Today’s blog was written by Nigel McDowell, the author of TALL TALES FROM PITCH END, which will be published in June 2013. With this month marking the 50th Anniversary of the publication of Sylvia Plath’s THE BELL JAR, Nigel got to thinking about his experience with the book and the issue of “gendered” books.
Blue for a boy and pink for a girl. (Books for boys and books for girls). When I was sixteen I bought a book with a purple cover and a portrait of a young woman with yellow hair and pearls, the author’s name in a red handwritten font, like lipstick scrawled on mirror. At the counter I suffered a look from the bookseller that stays in my memory – his eyes skywards, and a small smirk. ‘Enjoy that,‘ he said. I wish I’d said back, ‘Oh I will. I really will.’ The book was The Bell Jar by Sylvia Plath.
Now, I doubt I was the ‘target audience’; I doubt I knew what ‘target audience’ even meant. In my English class I was asked: ‘Why are you reading that? It looks like a girl’s book!’ A friend, well-read, said to me, ‘She’s okay, but Salinger is better – that’s just Catcher in the Rye for girls.’
Fifty years since publication – and since Sylvia Plath took her own life – there’s been much talk about the influence of The Bell Jar on girls. There’s been some fuss too about the jacket of the reissued 50th Anniversary edition of The Bell Jar – too feminine, too commercial, too gaudy.
But Plath described her novel as a ‘pot-boiler’, saw it as something commercial, seductive, funny. I think she may have quite liked the new cover. The Bell Jar resists classification; can’t be crammed into any genre nor nailed to the ground. Where I found it, at sixteen, was in the Classics section. It would fit just as well into Teenage Fiction, Romance, Literary Fiction, Memoir, even Poetry. As a novel it’s a slippery creature, a cunning changeling – satire, social comedy, slice of stale Americana, swan-song. Esther Greenwood (the protagonist) is possessed of a voice that is witty, profound, scathing, grim, beautiful…Like all great stories it is for everyone, always. I grew up in rural Ireland: a boy who’d never been to New York, I’d never suffered from depression, I didn’t know what a ‘pocketbook’ was, but somehow I knew what Esther meant when she said: ‘The silence depressed me. It wasn’t the silence of silence. It was my own silence.’ The Bell Jar awoke the writer in me, and I don’t know where I’d be without it. Great fiction is a startling mirror, its reflections uncompromising but essential: this was a book for adolescent girls, I was told, but in it I saw my own teenage self.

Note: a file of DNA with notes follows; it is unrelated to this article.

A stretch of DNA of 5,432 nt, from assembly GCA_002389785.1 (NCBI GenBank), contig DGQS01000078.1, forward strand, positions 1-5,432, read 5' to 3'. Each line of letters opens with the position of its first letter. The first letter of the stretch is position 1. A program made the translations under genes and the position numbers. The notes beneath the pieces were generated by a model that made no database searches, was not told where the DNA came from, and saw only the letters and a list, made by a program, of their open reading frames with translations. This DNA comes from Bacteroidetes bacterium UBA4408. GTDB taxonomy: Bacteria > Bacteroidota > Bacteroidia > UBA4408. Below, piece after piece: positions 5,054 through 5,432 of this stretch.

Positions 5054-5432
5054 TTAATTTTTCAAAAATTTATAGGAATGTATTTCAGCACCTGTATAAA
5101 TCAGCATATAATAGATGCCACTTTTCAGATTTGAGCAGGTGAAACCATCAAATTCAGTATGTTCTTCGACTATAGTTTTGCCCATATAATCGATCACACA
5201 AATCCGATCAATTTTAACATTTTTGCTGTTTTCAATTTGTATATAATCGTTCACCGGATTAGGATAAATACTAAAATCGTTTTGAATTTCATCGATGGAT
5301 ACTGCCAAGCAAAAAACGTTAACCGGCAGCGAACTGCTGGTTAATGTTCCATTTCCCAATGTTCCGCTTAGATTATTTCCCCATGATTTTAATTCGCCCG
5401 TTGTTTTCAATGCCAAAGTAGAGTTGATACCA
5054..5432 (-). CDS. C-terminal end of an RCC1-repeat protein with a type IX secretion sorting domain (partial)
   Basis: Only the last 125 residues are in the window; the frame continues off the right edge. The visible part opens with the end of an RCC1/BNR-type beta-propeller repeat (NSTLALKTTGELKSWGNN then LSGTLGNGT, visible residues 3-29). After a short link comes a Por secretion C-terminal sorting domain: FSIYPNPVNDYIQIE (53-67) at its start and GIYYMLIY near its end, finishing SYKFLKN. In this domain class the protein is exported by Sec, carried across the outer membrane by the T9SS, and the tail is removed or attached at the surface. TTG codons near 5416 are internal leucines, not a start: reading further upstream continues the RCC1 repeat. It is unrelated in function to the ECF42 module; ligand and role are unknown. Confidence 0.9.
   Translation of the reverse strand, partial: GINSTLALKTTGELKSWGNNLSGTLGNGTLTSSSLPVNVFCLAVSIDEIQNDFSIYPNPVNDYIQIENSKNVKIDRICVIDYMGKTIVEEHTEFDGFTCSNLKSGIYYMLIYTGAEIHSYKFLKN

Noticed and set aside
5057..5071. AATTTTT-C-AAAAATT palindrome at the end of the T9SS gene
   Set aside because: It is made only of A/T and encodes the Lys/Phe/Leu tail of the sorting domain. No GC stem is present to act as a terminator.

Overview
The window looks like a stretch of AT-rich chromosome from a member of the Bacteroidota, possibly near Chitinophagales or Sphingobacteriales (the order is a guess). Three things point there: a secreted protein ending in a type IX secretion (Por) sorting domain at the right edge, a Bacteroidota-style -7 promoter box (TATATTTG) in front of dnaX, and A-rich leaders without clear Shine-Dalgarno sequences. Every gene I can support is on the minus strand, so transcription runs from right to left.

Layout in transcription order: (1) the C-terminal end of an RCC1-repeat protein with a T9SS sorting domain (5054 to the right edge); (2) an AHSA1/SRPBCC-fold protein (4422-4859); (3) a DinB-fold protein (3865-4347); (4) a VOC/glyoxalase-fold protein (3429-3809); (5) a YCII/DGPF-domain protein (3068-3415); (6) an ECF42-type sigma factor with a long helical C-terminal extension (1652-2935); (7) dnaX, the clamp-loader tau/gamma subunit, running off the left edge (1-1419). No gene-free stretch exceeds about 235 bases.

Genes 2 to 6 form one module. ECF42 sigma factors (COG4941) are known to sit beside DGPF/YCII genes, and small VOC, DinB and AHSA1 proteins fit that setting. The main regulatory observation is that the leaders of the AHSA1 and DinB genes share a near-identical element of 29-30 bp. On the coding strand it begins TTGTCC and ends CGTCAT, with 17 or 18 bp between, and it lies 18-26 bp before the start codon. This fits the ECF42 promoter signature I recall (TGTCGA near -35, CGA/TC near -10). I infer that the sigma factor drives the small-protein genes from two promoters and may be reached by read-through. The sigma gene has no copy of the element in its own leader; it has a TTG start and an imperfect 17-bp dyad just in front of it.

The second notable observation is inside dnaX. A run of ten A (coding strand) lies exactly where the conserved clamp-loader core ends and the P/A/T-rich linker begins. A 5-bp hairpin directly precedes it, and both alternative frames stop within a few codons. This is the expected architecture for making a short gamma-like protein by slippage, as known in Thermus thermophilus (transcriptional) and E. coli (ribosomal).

I’m wondering if things are different now for young readers? I imagine a sixteen year-old boy taking that new Anniversary edition to school, showing friends…I hope this happens. I hope that boys pick up a Jacqueline Wilson and see themselves in the complex worlds of angst and humour she creates, and not think, ‘This is good, but it’s just for girls’. Or that girls decide on an Anthony Horowitz or an Artemis Fowl as readily as a Meg Cabot.
I am glad that at sixteen I didn’t know about things like ‘target audiences’ or ‘demographics’ (or that I did and ignored them through stubborn pig-headedness). I hope today’s children and teens are just as pig-headed about what literature they enjoy. Let them read just what they want, and be changed by it. Let a boy of sixteen carry a bubblegum-pink book if he wishes; or a girl a cover of scarlet and silver, flame and frost. Let someone say to them with that same look, that same small smirk: ‘Enjoy that.’ And let them reply, I hope, with a smile of their own, words: ‘Oh I will. I really will.’